The sound of the piano, powerfully playful, echoes through June Xiao’s duplex apartment.
With her sleek Siberian, Milford, at her feet, she heads to the basement, down two sets of steep steps that are so narrow you almost have to turn sideways, where one of her students is practicing on the Hamburg Steinway.
(The gleaming grand piano, in flamed mahogany, came in through the garage legless and was reassembled on site.)
Benny, who at 15 is the same age as June’s daughter, Caroline, is a student in the Manhattan School of Music pre-college program. He has a competition at Juilliard in a couple of hours, and June’s giving him last-minute pointers – and confidence.
They are working on Rachmaninoff; Milford is deciding whether to stay on the floor or jump on the piano.
June, an enthusiastic woman with long black hair and a dulcet voice that’s as soothing as wind chimes, stops Benny mid-note.
Make the melody louder, bolder, she advises in soft tones, adding what he already knows: This will be a make-or-break piece for him, but he can do it once he puts his mind and fingers to it.
Benny starts over, something he’s been doing a lot since he arrived with his mother last night after a three-hour drive from Pennsylvania.
June, a classically trained pianist, has spent her career preparing students like Benny for successful competitions and conservatory auditions and teaching those of lesser note to play for their and their parents’ amusement and enjoyment.
She knows first-hand what they are going through. She took her first lesson when she was 7.
Her initiation and interest came about in an unorthodox manner.
June’s from Shanghai, China, and when she was 4 years old, so young she barely remembers what happened, her entire family – mother, father and significantly older brother and sister – was forced to do manual labor in the countryside during Chairman Mao’s infamous Cultural Revolution.
It just so happens that her mother was head of the international students’ department at the Shanghai Conservatory of Music, which is akin to Juilliard, and that the school had a live-in day-care center for children of employees.
“The music professors who were too old to go in the fields became my nannies,” she says. “I used to become totally still and silent whenever I heard someone playing a piano. When my parents were allowed to return a couple of years later, the piano professor suggested lessons. I never had a choice.”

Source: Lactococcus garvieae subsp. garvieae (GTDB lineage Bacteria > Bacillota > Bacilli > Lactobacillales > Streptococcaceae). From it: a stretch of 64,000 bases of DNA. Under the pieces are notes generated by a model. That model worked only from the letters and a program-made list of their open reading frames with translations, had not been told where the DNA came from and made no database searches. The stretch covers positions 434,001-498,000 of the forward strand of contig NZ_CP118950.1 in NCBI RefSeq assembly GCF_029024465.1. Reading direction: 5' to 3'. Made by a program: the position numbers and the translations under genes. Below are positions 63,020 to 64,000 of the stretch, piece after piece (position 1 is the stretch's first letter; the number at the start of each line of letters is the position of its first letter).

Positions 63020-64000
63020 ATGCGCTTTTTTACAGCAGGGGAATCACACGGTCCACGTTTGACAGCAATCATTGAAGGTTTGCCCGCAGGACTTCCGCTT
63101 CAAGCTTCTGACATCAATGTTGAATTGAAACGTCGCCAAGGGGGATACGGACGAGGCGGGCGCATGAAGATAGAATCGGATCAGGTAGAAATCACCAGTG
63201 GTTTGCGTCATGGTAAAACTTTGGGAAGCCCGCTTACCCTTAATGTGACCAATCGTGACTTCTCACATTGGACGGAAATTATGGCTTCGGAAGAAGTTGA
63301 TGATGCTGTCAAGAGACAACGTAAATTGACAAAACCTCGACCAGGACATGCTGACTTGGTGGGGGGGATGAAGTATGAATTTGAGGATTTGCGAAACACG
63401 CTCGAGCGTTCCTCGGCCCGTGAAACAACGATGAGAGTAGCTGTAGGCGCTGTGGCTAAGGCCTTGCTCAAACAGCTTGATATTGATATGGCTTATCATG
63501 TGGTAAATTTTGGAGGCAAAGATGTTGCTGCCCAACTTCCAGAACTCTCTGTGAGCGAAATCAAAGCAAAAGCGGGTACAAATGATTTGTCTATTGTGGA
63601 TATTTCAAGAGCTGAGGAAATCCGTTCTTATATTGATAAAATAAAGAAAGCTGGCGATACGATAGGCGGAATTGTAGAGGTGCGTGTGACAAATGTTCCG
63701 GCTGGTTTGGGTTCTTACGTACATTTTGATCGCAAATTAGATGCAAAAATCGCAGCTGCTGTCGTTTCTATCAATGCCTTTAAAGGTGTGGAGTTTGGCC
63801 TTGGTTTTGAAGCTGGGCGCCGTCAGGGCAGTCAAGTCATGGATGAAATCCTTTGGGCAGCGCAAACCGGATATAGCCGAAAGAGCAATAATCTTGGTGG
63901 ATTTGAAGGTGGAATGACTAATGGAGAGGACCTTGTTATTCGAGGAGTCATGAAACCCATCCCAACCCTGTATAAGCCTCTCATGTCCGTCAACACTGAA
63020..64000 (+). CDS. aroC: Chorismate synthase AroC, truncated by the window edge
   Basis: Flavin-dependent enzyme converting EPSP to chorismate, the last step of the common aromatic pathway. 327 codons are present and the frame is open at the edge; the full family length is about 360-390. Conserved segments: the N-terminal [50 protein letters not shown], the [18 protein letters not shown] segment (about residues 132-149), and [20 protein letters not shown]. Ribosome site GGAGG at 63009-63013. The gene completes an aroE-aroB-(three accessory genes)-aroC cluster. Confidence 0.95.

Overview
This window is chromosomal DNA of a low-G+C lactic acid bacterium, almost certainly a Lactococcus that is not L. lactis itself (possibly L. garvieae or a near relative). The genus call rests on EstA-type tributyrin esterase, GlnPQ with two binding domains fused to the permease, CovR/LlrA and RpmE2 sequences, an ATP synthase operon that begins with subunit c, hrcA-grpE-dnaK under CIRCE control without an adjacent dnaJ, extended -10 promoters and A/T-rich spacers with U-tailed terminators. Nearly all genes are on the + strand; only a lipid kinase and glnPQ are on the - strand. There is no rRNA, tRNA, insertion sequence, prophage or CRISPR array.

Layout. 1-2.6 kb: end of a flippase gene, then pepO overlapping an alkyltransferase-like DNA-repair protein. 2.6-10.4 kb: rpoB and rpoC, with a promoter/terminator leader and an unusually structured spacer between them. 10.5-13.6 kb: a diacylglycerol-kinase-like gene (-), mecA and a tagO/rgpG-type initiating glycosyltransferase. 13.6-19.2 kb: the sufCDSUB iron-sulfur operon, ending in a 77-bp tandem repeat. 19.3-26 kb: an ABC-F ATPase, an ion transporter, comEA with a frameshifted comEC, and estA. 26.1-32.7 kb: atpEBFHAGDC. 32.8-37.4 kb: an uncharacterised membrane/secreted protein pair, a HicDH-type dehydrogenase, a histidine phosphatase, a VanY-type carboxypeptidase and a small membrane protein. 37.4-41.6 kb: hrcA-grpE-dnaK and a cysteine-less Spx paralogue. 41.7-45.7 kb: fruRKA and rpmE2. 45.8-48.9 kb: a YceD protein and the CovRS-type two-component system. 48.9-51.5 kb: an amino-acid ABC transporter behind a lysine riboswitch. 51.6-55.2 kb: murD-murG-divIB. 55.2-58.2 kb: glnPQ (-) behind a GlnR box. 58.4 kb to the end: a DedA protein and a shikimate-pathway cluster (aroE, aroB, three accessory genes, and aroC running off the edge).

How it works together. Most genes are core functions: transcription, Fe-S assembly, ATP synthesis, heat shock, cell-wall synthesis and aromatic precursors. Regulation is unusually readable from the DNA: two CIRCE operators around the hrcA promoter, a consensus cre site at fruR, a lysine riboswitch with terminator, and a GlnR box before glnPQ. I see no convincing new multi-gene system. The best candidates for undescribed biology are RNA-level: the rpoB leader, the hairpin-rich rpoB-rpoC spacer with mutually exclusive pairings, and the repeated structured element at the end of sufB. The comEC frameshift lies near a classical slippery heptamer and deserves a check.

She smiles at the memory – she wouldn’t have had it any other way.
Like all the other students, June practiced two to four hours every day.
“It’s all about consistency,” she says, adding that she played in her first competition when she was in elementary school.
All that practice time turned June into an excellent player, a fact that didn’t go unnoticed for long.
When she was 15, she came to the United States under the sponsorship of the Rotary Club of Raleigh, North Carolina and for a year and half lived with a family who had three daughters.
“It was always a struggle my first year because I didn’t know any English,” she says. “In English class, we were studying Shakespeare, and I couldn’t find the words in any dictionary. Biology also was difficult because of the scientific terms.”
She adds that she had minimal contact with her family – Skype and Zoom didn’t exist, and long-distance calls were prohibitively pricey.
When she got the opportunity to enter college early on a full scholarship, she did so, earning a bachelor of music from Case Western Reserve University and Cleveland Institute of Music.
For three years, she worked in Hong Kong as a music teacher.
She returned to America and earned a master’s degree in music from Carnegie Mellon University because “when I was teaching, I realized that I hadn’t learned enough.”
After Carnegie Mellon, she began working on a doctorate at Indiana University Bloomington.
When she finished her coursework, she returned to China, where during her seven-year stay, she was the founding music department chair at Jinan University in Guangzhou, taught at the Shenzhen Arts School and was a consultant for China’s Poly Performing Arts.
She returned to the states briefly to give birth to Caroline. Three years later, she came back, to Indiana University, this time to finish her thesis.
“I left Caroline with her dad, but I had no idea that he would refuse to let me see her,” she says as Caroline walks into the living room. “My husband had her 4 years – from ages 3 to 7. I knew I was not going to get custody, so I took her.”
Just for the record, Caroline does NOT play the piano, will NEVER play the piano because she’s a teenager and god forbid that she would take direction from her mother; she’s a debate and mock trial state champion instead and has a ton of trophies to prove it.
They arrived in New York City with a rental car, four boxes and two suitcases, and June resumed her piano-teaching career.
In the summer of 2020, in the midst of the pandemic, June moved to Astoria. Recently, she joined the faculty of The Mannes School of Music at The New School.
“I’m stepping out of my basement to a more public platform, so I can put my students in a conservatory setting,” she says.
June teaches students of all levels – something she had to get used to because in China she focused only on those who aspired to be professional players – and helps the best of them with applications and auditions for pre-college music programs.
“As a teacher, my achievements are through my students,” she says.
Benny and his mother head out the back door for the train.
If he’s nervous about the competition, he doesn’t let June know it.
Copyright 2023 by Nancy A. Ruhling